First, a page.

Compute word (or compound) plausibility

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Description

Gives measures of semantic transparency (plausibility) for words or compounds

Usage

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plausibility(x,method, n=10,stem,tvectors=tvectors,breakdown=FALSE)

Arguments

x

a character vector of length(x) = 1 or a numeric of length=ncol(tvectors) vector with same dimensionality as LSA space

method

the measure of semantic transparency, can be one of n_density,length, proximity, or entropy (see Details)

n

the number of neighbors for the n_density method

stem

the stem (or word) of comparison for the proximity method

tvectors

the semantic space in which the computation is to be done (a numeric matrix where every row is a word vector)

breakdown

if TRUE, the function breakdown is applied to the input

Details

The format of x should be of the kind x <- "word1 word2 word3" instead of
x <- c("word1", "word2", "word3") if phrases of more than one word are used as input. Simple vector addition of the constituent vectors is then used to compute the phrase vector.
Since x can also be chosen to be any vector of the active LSA Space, this function can be combined with compose() to compute semantic transparency measures of complex expressions (see examples). Since semantic transparency methods were developed as measures for composed vectors, applying them makes most sense for those.

The methods are defined as follows:

  • method = "n_density" The average cosine between a (word or phrase) vector and its n nearest neighbors (see neighbors)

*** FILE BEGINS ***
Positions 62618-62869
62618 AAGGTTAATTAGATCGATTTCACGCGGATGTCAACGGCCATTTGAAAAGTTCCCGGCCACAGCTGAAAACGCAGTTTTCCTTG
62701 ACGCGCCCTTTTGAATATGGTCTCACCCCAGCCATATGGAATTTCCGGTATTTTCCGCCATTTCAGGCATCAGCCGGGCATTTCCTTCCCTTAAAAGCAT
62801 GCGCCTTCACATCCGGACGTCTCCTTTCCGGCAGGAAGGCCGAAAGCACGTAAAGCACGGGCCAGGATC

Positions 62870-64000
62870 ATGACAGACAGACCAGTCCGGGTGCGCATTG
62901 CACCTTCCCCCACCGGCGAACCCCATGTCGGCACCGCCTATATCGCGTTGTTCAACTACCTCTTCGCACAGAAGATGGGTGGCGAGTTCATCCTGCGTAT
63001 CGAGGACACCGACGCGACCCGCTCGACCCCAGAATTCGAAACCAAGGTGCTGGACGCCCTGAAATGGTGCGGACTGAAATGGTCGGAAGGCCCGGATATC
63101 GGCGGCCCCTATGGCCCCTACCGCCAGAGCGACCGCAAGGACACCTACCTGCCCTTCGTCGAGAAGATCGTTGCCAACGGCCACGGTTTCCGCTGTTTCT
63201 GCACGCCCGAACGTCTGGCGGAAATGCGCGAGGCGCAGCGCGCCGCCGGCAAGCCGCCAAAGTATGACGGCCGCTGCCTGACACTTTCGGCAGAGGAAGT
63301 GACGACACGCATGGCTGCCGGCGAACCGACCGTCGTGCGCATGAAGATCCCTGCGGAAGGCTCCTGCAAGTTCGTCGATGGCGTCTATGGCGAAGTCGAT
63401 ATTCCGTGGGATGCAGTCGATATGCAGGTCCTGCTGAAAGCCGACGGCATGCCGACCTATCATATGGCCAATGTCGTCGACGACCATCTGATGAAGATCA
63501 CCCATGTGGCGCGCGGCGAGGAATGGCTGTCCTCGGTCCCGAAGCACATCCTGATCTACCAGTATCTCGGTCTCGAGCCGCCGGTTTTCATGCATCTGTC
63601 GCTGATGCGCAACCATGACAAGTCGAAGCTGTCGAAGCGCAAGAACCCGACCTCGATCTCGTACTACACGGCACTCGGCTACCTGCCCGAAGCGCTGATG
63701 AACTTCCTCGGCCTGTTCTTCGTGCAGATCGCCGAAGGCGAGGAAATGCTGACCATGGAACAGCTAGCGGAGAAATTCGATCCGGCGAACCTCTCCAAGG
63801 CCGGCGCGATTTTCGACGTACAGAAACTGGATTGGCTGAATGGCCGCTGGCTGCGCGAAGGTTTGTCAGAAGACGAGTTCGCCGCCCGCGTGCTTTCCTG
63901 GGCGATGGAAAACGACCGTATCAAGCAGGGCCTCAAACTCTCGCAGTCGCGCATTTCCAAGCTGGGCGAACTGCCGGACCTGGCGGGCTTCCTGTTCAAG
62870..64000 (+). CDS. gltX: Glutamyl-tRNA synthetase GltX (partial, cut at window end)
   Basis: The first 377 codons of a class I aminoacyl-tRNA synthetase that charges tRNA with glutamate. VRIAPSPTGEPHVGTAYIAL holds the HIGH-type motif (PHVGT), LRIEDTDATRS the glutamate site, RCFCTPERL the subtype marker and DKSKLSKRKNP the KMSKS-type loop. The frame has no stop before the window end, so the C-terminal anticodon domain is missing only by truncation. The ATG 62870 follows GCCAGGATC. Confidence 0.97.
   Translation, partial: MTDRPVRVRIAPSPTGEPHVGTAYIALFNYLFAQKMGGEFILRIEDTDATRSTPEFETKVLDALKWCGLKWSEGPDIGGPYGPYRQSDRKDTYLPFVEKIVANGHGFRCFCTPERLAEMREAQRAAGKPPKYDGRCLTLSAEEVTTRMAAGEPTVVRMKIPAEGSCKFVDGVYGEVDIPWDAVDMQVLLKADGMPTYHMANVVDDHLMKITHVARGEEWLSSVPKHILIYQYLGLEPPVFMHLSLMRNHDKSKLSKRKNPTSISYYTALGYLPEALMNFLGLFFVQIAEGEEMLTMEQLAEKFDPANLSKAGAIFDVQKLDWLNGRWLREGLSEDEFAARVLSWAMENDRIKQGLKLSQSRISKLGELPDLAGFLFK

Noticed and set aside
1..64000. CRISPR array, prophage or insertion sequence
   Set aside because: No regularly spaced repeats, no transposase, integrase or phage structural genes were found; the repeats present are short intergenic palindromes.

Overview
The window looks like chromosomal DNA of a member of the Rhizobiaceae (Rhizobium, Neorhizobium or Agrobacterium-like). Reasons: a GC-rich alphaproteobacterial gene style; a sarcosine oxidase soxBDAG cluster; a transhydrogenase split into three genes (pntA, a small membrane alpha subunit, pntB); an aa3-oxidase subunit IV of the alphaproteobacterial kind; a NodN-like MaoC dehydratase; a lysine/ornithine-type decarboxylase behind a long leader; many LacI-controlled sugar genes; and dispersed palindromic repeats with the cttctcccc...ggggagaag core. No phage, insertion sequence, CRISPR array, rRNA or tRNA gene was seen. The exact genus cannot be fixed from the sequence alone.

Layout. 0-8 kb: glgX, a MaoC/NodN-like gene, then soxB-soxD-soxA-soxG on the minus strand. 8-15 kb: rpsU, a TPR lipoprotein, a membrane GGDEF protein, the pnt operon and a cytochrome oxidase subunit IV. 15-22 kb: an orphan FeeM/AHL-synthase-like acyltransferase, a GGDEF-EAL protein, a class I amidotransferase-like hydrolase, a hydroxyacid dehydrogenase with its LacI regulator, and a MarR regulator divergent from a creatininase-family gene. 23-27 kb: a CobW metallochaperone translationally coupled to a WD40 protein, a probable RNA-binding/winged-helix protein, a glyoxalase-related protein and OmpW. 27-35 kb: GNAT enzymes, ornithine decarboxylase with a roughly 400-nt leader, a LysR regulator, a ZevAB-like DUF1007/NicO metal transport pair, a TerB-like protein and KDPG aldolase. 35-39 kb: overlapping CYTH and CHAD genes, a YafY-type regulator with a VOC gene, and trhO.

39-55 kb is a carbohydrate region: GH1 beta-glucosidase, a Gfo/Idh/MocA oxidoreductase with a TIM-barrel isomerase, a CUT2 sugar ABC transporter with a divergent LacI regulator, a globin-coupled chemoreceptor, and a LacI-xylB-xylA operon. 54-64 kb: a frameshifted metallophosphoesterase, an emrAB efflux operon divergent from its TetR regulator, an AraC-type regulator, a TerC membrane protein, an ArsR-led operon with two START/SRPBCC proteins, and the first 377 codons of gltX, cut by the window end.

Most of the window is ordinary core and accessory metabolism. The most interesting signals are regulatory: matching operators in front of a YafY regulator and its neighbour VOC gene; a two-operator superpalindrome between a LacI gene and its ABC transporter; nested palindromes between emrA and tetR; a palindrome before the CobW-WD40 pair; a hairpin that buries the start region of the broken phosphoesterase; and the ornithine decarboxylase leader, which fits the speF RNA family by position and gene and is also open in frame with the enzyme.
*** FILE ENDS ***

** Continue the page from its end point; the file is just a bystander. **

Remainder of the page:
• method = "length" The length of a vector (as computed by the standard Euclidean norm)

  • method = "proximity" The cosine similarity between a compound vector and its stem word (for example between mad hatter and hatter or between objectify and object)

  • method = "entropy" The entropy of the K-dimensional vector with the vector components t_1,...,t_K , as computed by

    entropy = \log{K} - ∑{t_i * \log{t_i}}

Value

The semantic transparency as a numeric

Author(s)

Fritz Günther

References

Lazaridou, A., Vecchi, E., & Baroni, M. (2013). Fish transporters and miracle homes: How compositional distributional semantics can help NP parsing. In Proceedings of EMNLP 2013 (pp. 1908 - 1913). Seattle, WA.

Marelli, M., & Baroni, M. (in press). Affixation in semantic space: Modeling morpheme meanings with compositional distributional semantics. Psychological Review.

Vecchi, E. M., Baroni, M., & Zamparelli, R. (2011). (Linear) maps of the impossible: Capturing semantic anomalies in distributional space. In Proceedings of the ACL Workshop on Distributional Semantics and Compositionality (pp. 1-9). Portland, OR.

See Also

Cosine, neighbors, compose

Examples

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data(wonderland)

plausibility("cheshire cat",method="n_density",n=10,tvectors=wonderland) 

plausibility(compose("mad","hatter",method="Multiply",tvectors=wonderland),
method="proximity",stem="hatter",tvectors=wonderland)